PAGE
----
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Tuesday, Nov. 7, 2017

GET SMART ABOUT ANTIBIOTICS 2017

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Antibiotic resistance is on the rise

The week of Nov. 13-19 has been declared by the Centers for Disease Control (CDC) as Antibiotic Awareness Week. Observance of Antibiotic Awareness Week is one component of the CDC’s plan to improve the appropriate use of antibiotics within the community and health-care facilities. By reaching out to the public, the CDC hopes to raise awareness regarding the potential threat of antibiotic resistance and the importance of appropriate antibiotic use.

You may ask yourself, what’s the harm in taking an antibiotic if it cures what ails you? First, antibiotics won’t cure all your ills. Second, using antibiotics when they are not necessary may lead to antibiotic resistance. Antibiotic resistance is the ability of bacteria to resist the killing action of antibiotics. Resistant bacteria have always lived among us. It has been the widespread use of antibiotics over the years that have made more bacteria resistant to antibiotics. Inappropriate use of antibiotics kills vulnerable bacteria and increases the number of resistant bacteria which continue to grow.

Every year, at least two million people become infected with bacteria that are resistant to antibiotics, and at least 23,000 die as a result of these infections. Even more people die from the complications caused by antibiotic-resistant bacteria.

Treatment of antibiotic-resistant bacteria requires a longer hospital stay and stronger antibiotics normally reserved for the most serious infections. Unfortunately, the development of new antibiotics continues at a slow pace. Resistant bacteria are now a major threat to public health as the result of the emergence and spread of resistant bacteria and the slow development of new antibiotics.

Inappropriate use of antibiotics is the most common cause of antibiotic resistance. While antibiotics may be lifesaving medications, up to 50 percent of all antibiotics prescribed for patients are not necessary or not prescribed in a way that optimizes their benefit. Colds are the most common reason for prescribing antibiotics, even though antibiotics are not active against the viruses that cause the common cold. Never pressure your physician for an antibiotic. Talk to your physician about the best way to treat your symptoms so you can feel better. An antibiotic may not be the answer.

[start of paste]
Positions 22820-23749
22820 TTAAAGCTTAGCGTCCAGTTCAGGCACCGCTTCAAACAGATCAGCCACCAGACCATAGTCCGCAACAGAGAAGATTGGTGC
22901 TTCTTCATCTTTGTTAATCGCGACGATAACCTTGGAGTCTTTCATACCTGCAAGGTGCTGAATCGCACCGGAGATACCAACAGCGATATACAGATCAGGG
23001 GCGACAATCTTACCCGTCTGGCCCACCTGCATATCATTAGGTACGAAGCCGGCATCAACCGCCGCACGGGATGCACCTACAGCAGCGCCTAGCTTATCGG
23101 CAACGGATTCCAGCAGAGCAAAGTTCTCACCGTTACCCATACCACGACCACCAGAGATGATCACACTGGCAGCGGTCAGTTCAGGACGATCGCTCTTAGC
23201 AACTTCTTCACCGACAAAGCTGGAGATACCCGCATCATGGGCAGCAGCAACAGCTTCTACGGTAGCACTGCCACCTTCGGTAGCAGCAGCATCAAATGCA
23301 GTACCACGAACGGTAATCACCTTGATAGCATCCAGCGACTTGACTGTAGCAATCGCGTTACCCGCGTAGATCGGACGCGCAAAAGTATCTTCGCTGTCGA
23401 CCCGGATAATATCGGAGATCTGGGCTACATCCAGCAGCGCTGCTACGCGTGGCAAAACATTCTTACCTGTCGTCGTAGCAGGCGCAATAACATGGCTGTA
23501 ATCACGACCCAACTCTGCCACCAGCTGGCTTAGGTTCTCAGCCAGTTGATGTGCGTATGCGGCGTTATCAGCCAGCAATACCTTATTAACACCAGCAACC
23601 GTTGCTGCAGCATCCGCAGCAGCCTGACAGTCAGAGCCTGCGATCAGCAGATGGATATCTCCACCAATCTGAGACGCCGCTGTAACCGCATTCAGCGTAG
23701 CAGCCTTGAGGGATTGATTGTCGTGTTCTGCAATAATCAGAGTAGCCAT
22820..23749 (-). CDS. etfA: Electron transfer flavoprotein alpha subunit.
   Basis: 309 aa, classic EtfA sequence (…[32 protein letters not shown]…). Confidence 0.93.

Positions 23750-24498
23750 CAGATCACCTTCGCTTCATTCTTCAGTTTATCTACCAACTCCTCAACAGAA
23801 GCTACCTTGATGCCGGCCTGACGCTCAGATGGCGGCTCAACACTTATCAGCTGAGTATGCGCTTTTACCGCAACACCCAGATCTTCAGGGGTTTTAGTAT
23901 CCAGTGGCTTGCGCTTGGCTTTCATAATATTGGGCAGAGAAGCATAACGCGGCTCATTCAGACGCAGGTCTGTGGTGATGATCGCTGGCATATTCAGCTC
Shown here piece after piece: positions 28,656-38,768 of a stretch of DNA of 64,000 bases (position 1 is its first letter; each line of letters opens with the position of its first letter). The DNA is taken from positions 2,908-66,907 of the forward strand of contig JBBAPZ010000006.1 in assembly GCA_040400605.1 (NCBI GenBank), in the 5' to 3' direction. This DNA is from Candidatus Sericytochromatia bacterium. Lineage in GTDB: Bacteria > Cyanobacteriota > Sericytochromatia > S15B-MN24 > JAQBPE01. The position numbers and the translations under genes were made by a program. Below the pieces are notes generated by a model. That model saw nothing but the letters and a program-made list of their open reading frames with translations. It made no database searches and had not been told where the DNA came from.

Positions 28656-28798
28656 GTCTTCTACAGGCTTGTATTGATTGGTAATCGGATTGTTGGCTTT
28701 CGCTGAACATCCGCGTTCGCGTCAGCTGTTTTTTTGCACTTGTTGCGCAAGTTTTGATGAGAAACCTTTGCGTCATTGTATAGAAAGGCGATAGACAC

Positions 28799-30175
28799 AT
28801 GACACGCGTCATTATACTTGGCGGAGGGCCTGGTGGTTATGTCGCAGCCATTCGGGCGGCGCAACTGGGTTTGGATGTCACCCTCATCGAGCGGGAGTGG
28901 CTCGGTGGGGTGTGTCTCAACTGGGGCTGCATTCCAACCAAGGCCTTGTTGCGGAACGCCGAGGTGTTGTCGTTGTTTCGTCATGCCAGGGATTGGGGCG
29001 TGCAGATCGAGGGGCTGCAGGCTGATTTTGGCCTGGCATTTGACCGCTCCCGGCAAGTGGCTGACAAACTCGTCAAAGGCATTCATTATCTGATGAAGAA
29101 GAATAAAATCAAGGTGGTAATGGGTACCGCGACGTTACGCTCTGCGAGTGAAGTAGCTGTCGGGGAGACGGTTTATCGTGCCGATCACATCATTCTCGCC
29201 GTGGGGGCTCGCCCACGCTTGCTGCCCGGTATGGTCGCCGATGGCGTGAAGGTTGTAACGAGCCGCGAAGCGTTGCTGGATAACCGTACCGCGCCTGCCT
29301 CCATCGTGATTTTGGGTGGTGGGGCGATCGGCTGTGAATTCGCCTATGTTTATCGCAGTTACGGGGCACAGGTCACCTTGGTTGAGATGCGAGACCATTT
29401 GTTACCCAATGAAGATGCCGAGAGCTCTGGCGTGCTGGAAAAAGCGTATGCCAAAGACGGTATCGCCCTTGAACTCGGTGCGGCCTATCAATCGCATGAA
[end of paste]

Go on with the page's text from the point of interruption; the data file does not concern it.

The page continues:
There are many ways you can help prevent the development and spread of resistant bacteria. Avoid taking antibiotics for conditions that are either not treatable with antibiotics or infections that get better by themselves without antibiotics. Some examples include the common cold, the flu, some mild sinus or ear infections and many sore throats. Many health-care professionals recommend waiting a few days to see if the infection gets better before considering an antibiotic. If an antibiotic is indicated, you should continue to take it until completed even if you feel better! Don’t skip doses or hold onto antibiotics for a future use.

Although antibiotics can be lifesaving medications, antibiotics may also cause side effects, some of which may be serious. Antibiotics are one of the most common causes of medication-related visits to the emergency room. The CDC estimates that antibiotic use results in more than 140,000 visits for emergency care. Approximately 79 percent of antibioticrelated visits to the emergency room are the result of an allergic reaction. Allergic reactions may range from a simple rash to a life-threatening event. Other side effects include diarrhea, yeast infections, abdominal pain and nausea. Avoid antibiotic side effects by taking them only when indicated.

Bacteria have managed to adapt and develop resistance to antibiotics since the discovery of penicillin almost a century ago. Charles Darwin once said, “It is not the strongest of the species that survives, nor the most intelligent that survives. It is the one that is most adaptable to change.” We cannot continue to take antibiotics for granted in the hopes that we will continue to find new ways to kill bacteria faster than bacteria can find ways to keep from being killed. Let’s not get outsmarted by bacteria. Get smart about antibiotics!

Tom Driscoll, clinical pharmacist, Christus Shreveport- Bossier Health System

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